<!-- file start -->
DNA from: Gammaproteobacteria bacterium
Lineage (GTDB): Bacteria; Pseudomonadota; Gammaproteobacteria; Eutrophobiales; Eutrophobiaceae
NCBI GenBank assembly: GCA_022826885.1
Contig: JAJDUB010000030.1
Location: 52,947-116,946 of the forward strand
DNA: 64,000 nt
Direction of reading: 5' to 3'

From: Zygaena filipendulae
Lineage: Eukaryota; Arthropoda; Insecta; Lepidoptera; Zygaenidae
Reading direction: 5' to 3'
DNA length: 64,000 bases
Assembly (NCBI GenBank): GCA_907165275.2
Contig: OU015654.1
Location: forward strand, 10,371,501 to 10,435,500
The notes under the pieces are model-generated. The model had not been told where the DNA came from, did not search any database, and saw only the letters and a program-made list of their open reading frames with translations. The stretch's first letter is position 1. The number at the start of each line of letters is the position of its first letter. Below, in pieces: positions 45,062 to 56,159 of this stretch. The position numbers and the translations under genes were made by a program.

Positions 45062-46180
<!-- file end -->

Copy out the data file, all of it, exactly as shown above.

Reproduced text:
DNA from: Gammaproteobacteria bacterium
Lineage (GTDB): Bacteria; Pseudomonadota; Gammaproteobacteria; Eutrophobiales; Eutrophobiaceae
NCBI GenBank assembly: GCA_022826885.1
Contig: JAJDUB010000030.1
Location: 52,947-116,946 of the forward strand
DNA: 64,000 nt
Direction of reading: 5' to 3'

From: Zygaena filipendulae
Lineage: Eukaryota; Arthropoda; Insecta; Lepidoptera; Zygaenidae
Reading direction: 5' to 3'
DNA length: 64,000 bases
Assembly (NCBI GenBank): GCA_907165275.2
Contig: OU015654.1
Location: forward strand, 10,371,501 to 10,435,500
The notes under the pieces are model-generated. The model had not been told where the DNA came from, did not search any database, and saw only the letters and a program-made list of their open reading frames with translations. The stretch's first letter is position 1. The number at the start of each line of letters is the position of its first letter. Below, in pieces: positions 45,062 to 56,159 of this stretch. The position numbers and the translations under genes were made by a program.

Positions 45062-46180